Today’s international news stories refuse to settle into binary logics that would code them as either “cheerless” or “cheerful.” Rather, almost everything we read in the headlines is depressing and then maybe slightly less depressing.
From a choice of 12 international stories from The New York Times published Monday, for example, the least tragic was about Nelson Mandela being sent home from the hospital. It is a shame that as readers we must scour for these blood diamonds in the rough, if only because there is an abundance of other rarely reported, conflict-free stories.
Former South Africa President Nelson Mandela, most famous for his anti-apartheid efforts and now 93, spent Saturday night undergoing a diagnostic procedure to ease his longstanding abdominal pains. His investigative laparoscopy, Defence Minister Lindiwe Sislu confirmed, did not indicate anything serious. Doctors, therefore, discharged Mandela the next morning.
While it is certainly a relief to hear our modern-day Ghandi is in better spirits, Mandela’s latest health scare reminds us of our mortality.
Until science catches up with God, we are all eventually going to face that final curtain someday. To paraphrase Emily Dickinson, Death very kindly stops its carriage for us when we cannot — or do not want to — halt it ourselves. And if there is a single common denominator between living things, it is precisely the reality of the life cycle.
The media, of course, exploits this universal principle, enough so that the sterile texts and voices of our various news sources make sure we don’t forget our looming, undisclosed expiration dates. “Watch out,” reporters seem to caution with accounts of “Suicide Bombs in Nygeria” or “Blast Wounds in Afghanistan.” “You’re lucky,” correspondents might suggest by posting “Names of the Dead,” and “G.I.’s Remains Recovered from Iraq.”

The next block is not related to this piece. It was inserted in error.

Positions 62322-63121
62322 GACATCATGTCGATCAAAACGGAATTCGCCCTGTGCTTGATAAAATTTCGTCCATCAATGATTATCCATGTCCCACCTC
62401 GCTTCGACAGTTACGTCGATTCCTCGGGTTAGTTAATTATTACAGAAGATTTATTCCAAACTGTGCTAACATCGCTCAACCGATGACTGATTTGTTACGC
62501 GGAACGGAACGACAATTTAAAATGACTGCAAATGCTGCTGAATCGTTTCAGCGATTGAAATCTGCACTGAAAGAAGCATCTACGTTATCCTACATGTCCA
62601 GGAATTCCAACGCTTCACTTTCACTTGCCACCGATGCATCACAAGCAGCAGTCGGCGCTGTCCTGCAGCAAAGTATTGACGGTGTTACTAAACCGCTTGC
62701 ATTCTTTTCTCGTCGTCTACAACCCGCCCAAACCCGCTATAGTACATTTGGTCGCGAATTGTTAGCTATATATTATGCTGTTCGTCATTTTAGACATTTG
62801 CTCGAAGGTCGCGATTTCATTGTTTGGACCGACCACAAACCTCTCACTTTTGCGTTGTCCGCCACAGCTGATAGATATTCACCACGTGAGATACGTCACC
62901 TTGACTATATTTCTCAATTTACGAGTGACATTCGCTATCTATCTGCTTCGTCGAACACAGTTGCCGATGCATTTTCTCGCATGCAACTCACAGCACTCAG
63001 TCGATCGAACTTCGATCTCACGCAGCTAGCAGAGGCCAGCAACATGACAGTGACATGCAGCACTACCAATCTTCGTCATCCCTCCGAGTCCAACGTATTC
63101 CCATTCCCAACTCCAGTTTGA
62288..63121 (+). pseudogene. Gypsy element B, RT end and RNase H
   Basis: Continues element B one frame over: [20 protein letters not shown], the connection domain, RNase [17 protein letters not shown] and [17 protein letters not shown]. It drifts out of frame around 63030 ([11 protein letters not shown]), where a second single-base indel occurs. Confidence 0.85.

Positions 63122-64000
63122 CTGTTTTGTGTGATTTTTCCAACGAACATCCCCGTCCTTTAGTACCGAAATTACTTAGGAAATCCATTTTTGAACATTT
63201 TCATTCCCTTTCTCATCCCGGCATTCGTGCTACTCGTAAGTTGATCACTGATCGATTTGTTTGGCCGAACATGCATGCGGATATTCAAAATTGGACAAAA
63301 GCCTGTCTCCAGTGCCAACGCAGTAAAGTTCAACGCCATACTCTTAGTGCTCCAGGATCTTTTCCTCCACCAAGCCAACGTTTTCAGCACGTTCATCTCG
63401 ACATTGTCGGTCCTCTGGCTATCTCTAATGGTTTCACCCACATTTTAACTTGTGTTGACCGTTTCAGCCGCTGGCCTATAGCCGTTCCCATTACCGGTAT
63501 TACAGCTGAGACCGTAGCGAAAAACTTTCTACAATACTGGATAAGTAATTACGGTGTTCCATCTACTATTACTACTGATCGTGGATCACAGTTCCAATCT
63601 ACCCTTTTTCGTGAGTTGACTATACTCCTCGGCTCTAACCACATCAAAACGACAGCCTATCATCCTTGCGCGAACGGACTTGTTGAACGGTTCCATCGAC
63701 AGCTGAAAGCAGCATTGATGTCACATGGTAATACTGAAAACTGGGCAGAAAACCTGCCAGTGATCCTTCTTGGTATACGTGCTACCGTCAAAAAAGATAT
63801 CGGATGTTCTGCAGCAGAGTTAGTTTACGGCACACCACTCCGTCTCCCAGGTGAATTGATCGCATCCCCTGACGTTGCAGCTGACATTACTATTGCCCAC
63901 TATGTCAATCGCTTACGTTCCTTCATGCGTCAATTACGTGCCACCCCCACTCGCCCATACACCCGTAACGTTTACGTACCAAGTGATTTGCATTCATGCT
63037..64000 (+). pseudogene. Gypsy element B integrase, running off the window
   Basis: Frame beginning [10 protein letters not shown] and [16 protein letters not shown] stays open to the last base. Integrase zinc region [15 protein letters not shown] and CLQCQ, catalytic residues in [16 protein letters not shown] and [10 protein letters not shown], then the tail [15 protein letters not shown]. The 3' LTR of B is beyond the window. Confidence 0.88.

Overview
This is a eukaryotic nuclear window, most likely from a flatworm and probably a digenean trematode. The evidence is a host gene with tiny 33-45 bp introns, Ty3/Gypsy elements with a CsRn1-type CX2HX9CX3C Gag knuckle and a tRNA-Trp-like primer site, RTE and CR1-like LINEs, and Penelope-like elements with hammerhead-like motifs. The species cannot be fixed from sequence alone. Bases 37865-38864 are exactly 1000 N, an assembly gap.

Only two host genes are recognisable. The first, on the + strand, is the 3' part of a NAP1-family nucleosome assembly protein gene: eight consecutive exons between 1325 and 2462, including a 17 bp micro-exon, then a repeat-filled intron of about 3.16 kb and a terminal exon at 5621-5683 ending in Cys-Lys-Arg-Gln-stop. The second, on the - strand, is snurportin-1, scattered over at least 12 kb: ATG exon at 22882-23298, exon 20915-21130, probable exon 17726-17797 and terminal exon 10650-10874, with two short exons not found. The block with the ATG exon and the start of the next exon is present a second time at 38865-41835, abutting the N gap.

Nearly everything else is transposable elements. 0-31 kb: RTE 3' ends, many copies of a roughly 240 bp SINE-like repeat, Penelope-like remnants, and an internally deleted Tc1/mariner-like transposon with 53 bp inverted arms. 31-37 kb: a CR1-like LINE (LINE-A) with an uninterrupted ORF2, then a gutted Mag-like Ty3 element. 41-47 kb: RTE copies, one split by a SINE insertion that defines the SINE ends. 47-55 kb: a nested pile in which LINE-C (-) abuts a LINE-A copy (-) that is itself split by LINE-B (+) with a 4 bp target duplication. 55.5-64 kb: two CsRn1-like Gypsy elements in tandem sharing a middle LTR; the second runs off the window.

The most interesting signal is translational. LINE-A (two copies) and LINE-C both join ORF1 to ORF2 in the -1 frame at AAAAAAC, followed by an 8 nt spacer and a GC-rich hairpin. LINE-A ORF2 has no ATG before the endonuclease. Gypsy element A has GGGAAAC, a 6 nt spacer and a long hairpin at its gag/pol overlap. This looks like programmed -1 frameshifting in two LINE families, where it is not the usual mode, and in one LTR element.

When stories do err on the side of prosperity, though, they tend to have qualifying, and likely equally despondent, messages as any other piece. “Democracy in Senegal” easily turns into “Discontented Senagalese Vote for President.” The U.S. teams with the new Yemen government, but on a strategy to combat Al Qaeda.
That news is more often pessimistic than optimistic isn’t necessarily journalists’ fault. A 1996 study at the University of Chicago found that humans were more willing to pass along bad news than equally believable good news, contradicting our general tendency to want to see the world as a place where good things happen to good people. Another study from the same report found that people do not display a simple preference for bad news. They instead transmit information that matches the same “emotional valence” of the conversation topic — bad or good news depending on whether the preceding topic is negative or positive.
Tragedy, however you look at it, sells for two of reasons: Humans are inherently, as Freud would argue, sadomasochists, or analogically wired. For the sake of not making this yet another demoralizing diatribe, let’s go with the second argument.
Our vantage points are set up in direct view of another; that is to say, we construct opinions and positions by comparing our situation to an opposite. Reading and watching the kind of morbid things we do is a way to confirm that no matter how unfortunate a day it has been, things could be — and are — worse. If anything, it’s a narcissistic way of reconciling with the world, yet it may be the only way we know.
Nelson Mandela offered an alternative direction to position ourselves in when he said, “Part of being optimistic is keeping one’s head pointed toward the sun, one’s feet moving forward. There were many dark moments when my faith in humanity was sorely tested, but I would not and could not give myself up to despair. That way lays defeat and death.”
Instead of turning away or to another, we are well advised to face onward, in the direction of our very first step. Ahead. Unlike pages in a newspaper, progress doesn’t simply unfold.
Contact CHELSEA MEHRA at firstname.lastname@example.org if you have any happy news stories.